In the next two discussions, we’ll look at recent “status” cases involving perennial favorites, clerks and truck drivers.
As we know, an employee must meet both the “status” and “situs” requirements for coverage under the Longshore Act.
First, an extremely brief review of “status”:
Section 2 (33 U.S.C. 902) – Definitions –
(3) The term ‘employee’ means any person engaged in maritime employment, including any longshoreman or other person engaged in longshoring operations, and any harbor-worker including a ship repairman, shipbuilder, and ship-breaker ….”
That is the “status” provision of the Longshore Act. Who’s covered? Maritime employees are covered, and a few examples are longshoremen, other persons engaged in longshoring operations, and harbor-workers, including a ship repairman, shipbuilder, and ship-breaker. A precise, inclusive interpretation of who meets “status” under the Longshore Act has defied all attempts at definition, and the issue is continuously litigated. But we have learned a few things.
General Principles of Status
A worker satisfies the status requirement of section 2(3) if he is an employee engaged in work which is integral to the loading, unloading, constructing, or repairing of vessels. To satisfy this requirement he need only spend some of his time in covered maritime operations – there is no minimum amount of time regularly spent in maritime duties required to confer full time Longshore Act status.
The “integral” or “essential” test for coverage involves the question of whether the non-performance of the worker’s duties would impede or interrupt the cargo handling or shipbuilding/repair/breaking operations.
There is no moment of injury test for status; coverage is determined by an occupational analysis of the nature of the employee’s overall duties. The worker does not have to be engaged in maritime employment at the moment of injury.
Even if the worker appears to pass the “integral” or “essential” test for coverage, the question remains whether he may be excluded by any of the exclusion provisions in sections 902(3)(A)-(F).
We’ll look at one of these exclusions in connection with a recent case involving a mail clerk.
This is the case of a clerk in the mail services department of a shipbuilder. Situs is met, because the claimant works on the shipbuilding property, and this is where the injury occurred. But what about “status”? Two questions arise:
1) Does the clerk meet “status”, i.e., are the duties integral or essential to the shipbuilding operation, and, if so,
2) Does the Clerical exclusion at section 2(3)(A) apply?
As the Benefits Review Board phrases it, “A claimant satisfies the status requirement as a maritime employee if he is an employee engaged in work which is integral to the loading, unloading, constructing, or repairing of vessels. To satisfy this requirement claimant must only spend at least some of his time in indisputably maritime activities. These activities must be more than episodic, momentary, or incidental to maritime work.”
In the case of the mail clerk, the claimant’s job involved processing incoming, outgoing, and interdepartmental mail; in addition to letters and paperwork, the claimant regularly processed items used in the employer’s shipbuilding operations, according to the claimant’s testimony at the formal hearing, including tools, metal pieces, plates, shafts and pipes. The claimant was also responsible for processing outgoing mail, which included tools, metal plates, pipes, gaskets, valves, and microfiche.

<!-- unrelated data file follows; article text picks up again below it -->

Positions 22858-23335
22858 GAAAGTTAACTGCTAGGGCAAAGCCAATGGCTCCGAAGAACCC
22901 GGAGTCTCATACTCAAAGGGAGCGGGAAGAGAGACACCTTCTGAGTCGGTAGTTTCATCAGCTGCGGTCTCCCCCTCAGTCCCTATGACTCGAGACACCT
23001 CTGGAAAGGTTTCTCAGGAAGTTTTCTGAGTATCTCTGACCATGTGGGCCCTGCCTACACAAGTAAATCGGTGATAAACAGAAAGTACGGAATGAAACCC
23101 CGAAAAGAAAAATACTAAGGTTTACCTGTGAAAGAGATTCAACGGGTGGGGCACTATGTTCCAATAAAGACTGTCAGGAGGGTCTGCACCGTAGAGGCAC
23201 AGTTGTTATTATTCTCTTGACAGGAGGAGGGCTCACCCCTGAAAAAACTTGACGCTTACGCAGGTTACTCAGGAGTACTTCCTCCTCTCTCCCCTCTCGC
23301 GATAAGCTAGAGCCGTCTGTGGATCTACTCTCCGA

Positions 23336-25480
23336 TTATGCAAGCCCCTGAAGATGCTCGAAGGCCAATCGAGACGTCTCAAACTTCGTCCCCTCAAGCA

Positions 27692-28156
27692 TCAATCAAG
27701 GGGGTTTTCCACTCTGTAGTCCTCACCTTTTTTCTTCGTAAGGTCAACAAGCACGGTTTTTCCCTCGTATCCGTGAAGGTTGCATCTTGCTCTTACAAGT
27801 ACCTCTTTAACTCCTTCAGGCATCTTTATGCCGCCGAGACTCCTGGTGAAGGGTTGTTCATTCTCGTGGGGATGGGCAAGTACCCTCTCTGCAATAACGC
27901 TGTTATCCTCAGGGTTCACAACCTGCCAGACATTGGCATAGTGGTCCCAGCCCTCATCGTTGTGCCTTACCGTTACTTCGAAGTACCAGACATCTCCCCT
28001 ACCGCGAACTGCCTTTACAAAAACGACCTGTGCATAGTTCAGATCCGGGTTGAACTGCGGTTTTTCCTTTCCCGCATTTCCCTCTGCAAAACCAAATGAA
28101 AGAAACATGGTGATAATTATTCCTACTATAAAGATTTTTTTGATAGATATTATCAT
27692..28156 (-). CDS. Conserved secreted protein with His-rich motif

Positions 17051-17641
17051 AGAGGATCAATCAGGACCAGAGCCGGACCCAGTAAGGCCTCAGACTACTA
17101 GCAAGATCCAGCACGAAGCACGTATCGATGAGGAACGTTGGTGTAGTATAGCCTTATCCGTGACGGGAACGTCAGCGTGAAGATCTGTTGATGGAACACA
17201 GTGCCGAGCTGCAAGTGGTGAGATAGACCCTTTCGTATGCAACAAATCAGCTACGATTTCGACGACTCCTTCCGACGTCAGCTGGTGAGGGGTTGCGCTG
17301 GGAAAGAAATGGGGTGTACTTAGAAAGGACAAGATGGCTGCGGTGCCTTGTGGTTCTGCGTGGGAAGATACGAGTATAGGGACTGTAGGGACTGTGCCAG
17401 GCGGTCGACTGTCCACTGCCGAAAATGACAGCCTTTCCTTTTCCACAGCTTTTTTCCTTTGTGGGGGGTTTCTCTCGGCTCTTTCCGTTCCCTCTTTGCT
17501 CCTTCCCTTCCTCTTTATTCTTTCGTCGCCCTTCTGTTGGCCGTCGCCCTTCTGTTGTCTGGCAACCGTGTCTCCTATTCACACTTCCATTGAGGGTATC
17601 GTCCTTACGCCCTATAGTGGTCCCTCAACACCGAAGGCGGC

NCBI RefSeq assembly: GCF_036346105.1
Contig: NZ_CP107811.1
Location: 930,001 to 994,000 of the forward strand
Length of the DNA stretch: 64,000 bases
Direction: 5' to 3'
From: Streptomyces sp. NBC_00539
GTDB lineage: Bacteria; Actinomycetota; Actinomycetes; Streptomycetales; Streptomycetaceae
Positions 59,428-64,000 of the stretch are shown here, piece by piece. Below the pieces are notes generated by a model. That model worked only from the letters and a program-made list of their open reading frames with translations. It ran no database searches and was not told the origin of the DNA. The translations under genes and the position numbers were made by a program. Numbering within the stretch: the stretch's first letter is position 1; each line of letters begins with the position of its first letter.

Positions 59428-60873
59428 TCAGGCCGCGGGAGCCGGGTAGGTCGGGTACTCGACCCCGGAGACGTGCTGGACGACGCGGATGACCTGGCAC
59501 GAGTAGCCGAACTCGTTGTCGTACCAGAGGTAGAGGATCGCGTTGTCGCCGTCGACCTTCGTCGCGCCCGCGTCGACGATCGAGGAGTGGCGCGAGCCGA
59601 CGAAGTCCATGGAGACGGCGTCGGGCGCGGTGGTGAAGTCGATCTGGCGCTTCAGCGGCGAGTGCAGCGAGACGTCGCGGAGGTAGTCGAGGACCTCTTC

The ALJ reasoned that the claimant’s duties were integral to the shipbuilding process because that process could not continue if the requisite materials were not received and forwarded to their destinations in the shipyard. The claimant’s failure to perform the regular duties receiving, processing, and forwarding incoming shipbuilding materials to their places of destination in the shipyard would be an impediment to the shipbuilding process.
So, the claimant’s failure to do the job would be an impediment to the shipbuilding process. That’s a pretty broad reading of “integral” or “essential”, but in this case, the BRB affirmed that the claimant met status.
The next question was whether or not the claimant was excluded by the section 2(3)(A) exclusion.
Section 2(3) – The term “employee” means any person engaged in maritime employment, including any longshoreman or other person engaged in longshoring operations, and any harbor-worker including a ship repairman, shipbuilder, and ship-breaker, but such term does not include –
(A) Individuals employed exclusively to perform office clerical, secretarial, security, or data processing work.
We know from previous cases that the words exclusively and office modify all four occupations, that exclusively means 100%, and office means a business office.
In our case, the ALJ found that the claimant did not handle only “paperwork and other data”, but rather regularly handled shipbuilding materials and tools. His finding that the duties were not clerical in nature was affirmed by the BRB.
So, the claimant met status because the job duties were essential to the continuation of the shipbuilding operations. And those duties, involving the handling of tools and equipment used in shipbuilding, were not exclusively clerical, so the claimant was not excluded from Longshore coverage.
Result: a mail room clerk is covered by the Longshore Act.